Her PhD was the evaluation of her Geodesic Learning Theory on a group of very normal students in a South African School. None of them had dementia. None of the other conditions were mentioned either. The overall results were likely due to chance, and in some cases, her intervention made the students grades worsen. The only other research that Dr Leaf performed was a similar intervention in come schools in Dallas, but the results were much the same as her PhD and given the unflattering results, this study was never published in a peer-reviewed journal.

Dr Leaf should know what she studied for her own research, and yet her description in her current blog post is so strikingly different from what is on the public record. So again, this begs the question – how can someone who is so wrong about her own research be trusted with any level of authority in any other subject?

PREJUDICE AGAINST MENTAL ILLNESS

For someone who claims to be an expert on mental health, Dr Leaf is extremely callous and dismissive of those people who suffer from mental illnesses. She repeatedly uses quotation marks to refer to mental illnesses, like ‘“diseases” like depression’ as if to suggest that they aren’t illnesses at all. Can you imagine if this same level of disrespect was applied to someone with a physical disability? That people in wheelchairs have the “disability” of paraplegia, for example. It’s extremely disrespectful and intolerant whether it is speaking about a physical disability or a mental illness.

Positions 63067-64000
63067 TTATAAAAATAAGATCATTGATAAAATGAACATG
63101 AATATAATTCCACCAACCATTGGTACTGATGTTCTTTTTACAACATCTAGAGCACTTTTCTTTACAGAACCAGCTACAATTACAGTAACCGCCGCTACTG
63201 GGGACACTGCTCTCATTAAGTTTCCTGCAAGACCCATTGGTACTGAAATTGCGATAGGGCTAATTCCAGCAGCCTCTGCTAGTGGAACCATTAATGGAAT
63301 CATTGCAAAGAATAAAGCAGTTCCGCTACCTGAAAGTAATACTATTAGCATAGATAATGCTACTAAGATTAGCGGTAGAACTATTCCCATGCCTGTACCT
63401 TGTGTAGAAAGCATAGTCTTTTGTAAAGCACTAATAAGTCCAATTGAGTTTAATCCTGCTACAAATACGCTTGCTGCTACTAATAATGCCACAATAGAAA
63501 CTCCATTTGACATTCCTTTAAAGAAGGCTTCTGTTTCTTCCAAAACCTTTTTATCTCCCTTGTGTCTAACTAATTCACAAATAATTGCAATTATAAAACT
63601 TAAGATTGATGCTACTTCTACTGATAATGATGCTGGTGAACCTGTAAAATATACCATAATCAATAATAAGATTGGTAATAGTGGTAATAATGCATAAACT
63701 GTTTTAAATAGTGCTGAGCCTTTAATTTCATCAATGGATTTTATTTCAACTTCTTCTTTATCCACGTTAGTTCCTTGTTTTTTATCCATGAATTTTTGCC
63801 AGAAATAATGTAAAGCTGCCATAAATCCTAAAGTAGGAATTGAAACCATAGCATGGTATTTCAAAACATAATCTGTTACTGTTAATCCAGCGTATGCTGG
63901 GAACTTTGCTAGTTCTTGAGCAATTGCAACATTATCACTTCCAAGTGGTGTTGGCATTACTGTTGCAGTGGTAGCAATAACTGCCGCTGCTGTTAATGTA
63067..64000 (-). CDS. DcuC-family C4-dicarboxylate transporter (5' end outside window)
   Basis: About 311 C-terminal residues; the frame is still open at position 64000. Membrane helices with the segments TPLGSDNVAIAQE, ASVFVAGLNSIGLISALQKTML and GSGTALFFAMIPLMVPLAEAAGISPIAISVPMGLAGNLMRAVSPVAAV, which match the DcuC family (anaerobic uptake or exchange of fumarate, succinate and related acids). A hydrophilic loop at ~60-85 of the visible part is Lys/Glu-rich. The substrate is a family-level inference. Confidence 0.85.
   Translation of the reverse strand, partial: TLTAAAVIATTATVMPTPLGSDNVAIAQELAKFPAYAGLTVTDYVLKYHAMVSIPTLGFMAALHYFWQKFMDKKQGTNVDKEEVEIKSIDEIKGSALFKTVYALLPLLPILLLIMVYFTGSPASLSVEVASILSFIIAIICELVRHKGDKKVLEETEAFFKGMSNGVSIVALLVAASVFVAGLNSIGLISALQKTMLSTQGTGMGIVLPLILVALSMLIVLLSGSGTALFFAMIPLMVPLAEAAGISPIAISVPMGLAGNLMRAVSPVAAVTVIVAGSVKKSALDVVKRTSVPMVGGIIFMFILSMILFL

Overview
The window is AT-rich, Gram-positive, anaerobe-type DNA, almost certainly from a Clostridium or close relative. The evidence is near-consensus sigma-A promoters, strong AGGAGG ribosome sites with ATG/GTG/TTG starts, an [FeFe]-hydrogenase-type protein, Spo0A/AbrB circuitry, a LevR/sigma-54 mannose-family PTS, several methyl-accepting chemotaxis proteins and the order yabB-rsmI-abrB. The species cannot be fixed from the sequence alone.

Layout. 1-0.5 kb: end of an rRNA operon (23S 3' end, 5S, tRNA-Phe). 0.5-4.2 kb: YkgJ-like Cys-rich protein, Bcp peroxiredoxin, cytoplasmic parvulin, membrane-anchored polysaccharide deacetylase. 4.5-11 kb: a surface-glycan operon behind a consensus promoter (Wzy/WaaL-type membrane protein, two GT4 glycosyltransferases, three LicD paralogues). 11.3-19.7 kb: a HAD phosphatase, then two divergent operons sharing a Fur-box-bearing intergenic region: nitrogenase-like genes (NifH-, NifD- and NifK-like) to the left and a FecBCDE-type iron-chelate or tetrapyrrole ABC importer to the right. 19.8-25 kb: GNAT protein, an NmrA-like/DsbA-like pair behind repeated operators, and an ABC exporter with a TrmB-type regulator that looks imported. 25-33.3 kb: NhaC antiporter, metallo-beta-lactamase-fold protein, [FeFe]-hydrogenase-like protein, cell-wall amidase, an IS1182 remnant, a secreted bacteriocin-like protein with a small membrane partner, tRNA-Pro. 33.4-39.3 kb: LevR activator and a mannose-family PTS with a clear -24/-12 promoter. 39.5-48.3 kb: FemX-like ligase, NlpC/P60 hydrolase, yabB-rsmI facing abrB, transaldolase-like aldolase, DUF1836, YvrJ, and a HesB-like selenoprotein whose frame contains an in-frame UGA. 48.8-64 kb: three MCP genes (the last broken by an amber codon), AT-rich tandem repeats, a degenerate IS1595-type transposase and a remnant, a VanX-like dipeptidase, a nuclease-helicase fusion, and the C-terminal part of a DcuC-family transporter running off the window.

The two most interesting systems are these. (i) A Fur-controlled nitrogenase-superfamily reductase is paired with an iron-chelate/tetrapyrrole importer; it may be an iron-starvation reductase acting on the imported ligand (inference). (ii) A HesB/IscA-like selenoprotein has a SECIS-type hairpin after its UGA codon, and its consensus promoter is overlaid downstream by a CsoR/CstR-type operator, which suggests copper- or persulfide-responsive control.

The other thing which is highly inappropriate is her scare-mongering about psychiatric treatments. Psychiatric patients are not imprisoned, drugged, locked in solitary confinement and compelled to “live their days marinating in their own excrement.” I doubt whether Dr Leaf has ever set foot in a psychiatric facility. She is simply regurgitating the information fed to her by alarmist groups such as Mad In America, a group of psychologically trained rogue extremists – the Taliban of the world of psychiatry. It’s propaganda in it’s purest form, but Dr Leaf takes it at face value and repeats it no matter how inaccurate it actually is.

Dr Leaf’s criticism of modern psychiatry is breathtaking in it’s ignorance, especially in the face of published science, but what makes it more concerning is that it is internally inconsistent her own teaching, and this isn’t the first time that she’s contradicted herself.

Dr Leaf should take down this ignorant, inaccurate and intolerant post. This particular zombie myth needs to be buried once and for all.

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Kintsukuroi Christmas

Have you ever opened a Christmas present to find it wasn’t quite what you expected?